Putin’s war in Ukraine ‘costly and harmful to Russia’, says UK


ladimir Putin’s war in Ukraine is proving “costly and strategically harmful” to Russia, British defence chiefs said on Wednesday six months since he launched his bloody invasion.

On Ukraine’s Independence Day, they stressed that Mr Putin’s army, having lost tens of thousands of troops killed or injured, was now struggling to achieve any decisive breakthroughs.

In the industrial Donbas region in the east of the country, Russia’s military was making “minimal progress” and was braced for a “major” Ukrainian counterattack in the south.

Mr Putin’s army was beset by low morale in many units and a lack of equipment and munitions, they added.

Despite bumper profits from the high prices of oil and gas, the long-term economic outlook for the Kremlin was “bleak” and its diplomatic power “diminished”.

In its latest intelligence update, the Ministry of Defence in London said: “Today marks the 31st anniversary of Ukraine’s independence. Since 2014 President Putin has sought to use a mix of force and coercive diplomacy to increase and solidify Russia’s influence in Ukraine and interfere in its sovereign affairs.

“Russia launched a full invasion of Ukraine six months ago, with the aim of toppling the government and occupying most of the country. By April, Russia’s leaders realised this had failed, and reverted to more modest objectives in eastern and southern Ukraine.”

It added: “The Donbas offensive is making minimal progress and Russia anticipates a major Ukrainian counterattack. Operationally, Russia is suffering from shortages of munitions, vehicles and personnel.

“Morale is poor in many parts of its military and its army is significantly degraded. Its diplomatic power has been diminished and its long-term economic outlook is bleak. Six months in and Russia’s war has proven both costly and strategically harmful.”

Britain, the US, Ukraine and other allies are fighting an information war against Russia, so their claims about the situation on the ground need to be treated with caution.

But the propaganda being issued by the Kremlin is often flatly contradicted by numerous reports from the frontlines including about targeting civilians and war crimes being committed.

Thousands of civilians are reported to have died in Mr Putin’s war, with tens of thousands of Ukrainian soldiers killed or injured.

Air raid sirens sounded over Kyiv on Wednesday morning.

Ukraine’s Independence Day was being marked by subdued celebrations under the threat of attack from land, air and sea.

Public gatherings are banned in the capital and a curfew is in force in the front-line eastern city of Kharkiv, which has been hit by months of shelling.

The government laid out the carcasses of burnt-out Russian tanks and armoured vehicles like war trophies in central Kyiv in a show of defiance.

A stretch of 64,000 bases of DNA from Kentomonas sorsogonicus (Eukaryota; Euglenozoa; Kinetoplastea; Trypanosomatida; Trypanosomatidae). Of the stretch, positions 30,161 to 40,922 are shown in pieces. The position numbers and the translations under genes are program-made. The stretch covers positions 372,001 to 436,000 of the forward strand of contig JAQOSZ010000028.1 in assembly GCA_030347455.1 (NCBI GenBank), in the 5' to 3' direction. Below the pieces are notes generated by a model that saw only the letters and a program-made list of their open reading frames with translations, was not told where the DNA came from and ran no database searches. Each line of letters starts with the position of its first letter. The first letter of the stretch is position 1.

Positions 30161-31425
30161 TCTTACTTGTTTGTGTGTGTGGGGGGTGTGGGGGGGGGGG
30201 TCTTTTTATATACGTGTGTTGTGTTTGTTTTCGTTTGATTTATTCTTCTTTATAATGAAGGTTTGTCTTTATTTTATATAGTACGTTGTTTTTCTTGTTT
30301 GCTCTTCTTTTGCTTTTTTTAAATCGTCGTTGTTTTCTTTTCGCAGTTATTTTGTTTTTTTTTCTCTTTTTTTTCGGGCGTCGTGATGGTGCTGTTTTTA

Tom Tugendhat, chairman of Britain’s Commons foreign affairs committee was one of dozens of overseas politicians in the capital to show solidarity to Ukraine.

He tweeted: “Ukraine’s Independence Day is 31 years since the country left the USSR. It’s also 6 months since Russian invasion.

“That makes the parade in Kyiv of burnt out tanks more striking. Where the Communists once paraded, now the Kremlin’s callous failure is on display.”

The United States, which has sent £9 billion in security assistance to Ukraine, will announce a new package of about £2.5 billion as early as Wednesday, a US official said.

Advanced US missile systems appear to have helped Ukraine strike deep behind the front lines in recent months, taking out Russian ammunition dumps and command posts.

Britain and Norway are to jointly supply micro drones to Ukraine to aid in its war with Russia, the Norwegian defence ministry said on Wednesday.

The cost of the Teledyne Flir Black Hornet drones, used for reconnaissance and target identification, will be up to 90 million Norwegian crowns (£7.84 million), the ministry said.

The UK has been at the forefront of supplying military equipment to Ukraine, including anti-tank weapons.

Ukrainian President Volodymyr Zelensky warned late on Tuesday of the possibility of “repugnant Russian provocations” on the country’s independence day.

“We are fighting against the most terrible threat to our statehood and also at a time when we have achieved the greatest level of national unity,” he said in an evening address.

Ukraine’s military urged people to take air raid warnings seriously.

“Russian occupiers continue to carry out air and missile attacks on civilian objects on the territory of Ukraine. Do not ignore air raid signals,” the general staff said in a statement early on Wednesday.

Mr Zelensky told representatives of about 60 states and international organisations attending a virtual summit on Crimea on Tuesday that Ukraine would drive Russian forces out of the peninsular by any means necessary.

The war has forced over a third of Ukraine’s 41 million people from their homes, left cities in ruins and shaken global markets. It is largely at a standstill with no immediate prospect of peace talks.

In addition to Crimea, which Russia annexed in 2014, Russian forces have expanded control to areas of the south including the Black Sea and Sea of Azov coasts, and chunks of the eastern Donbas region comprising the provinces of Luhansk and Donetsk.

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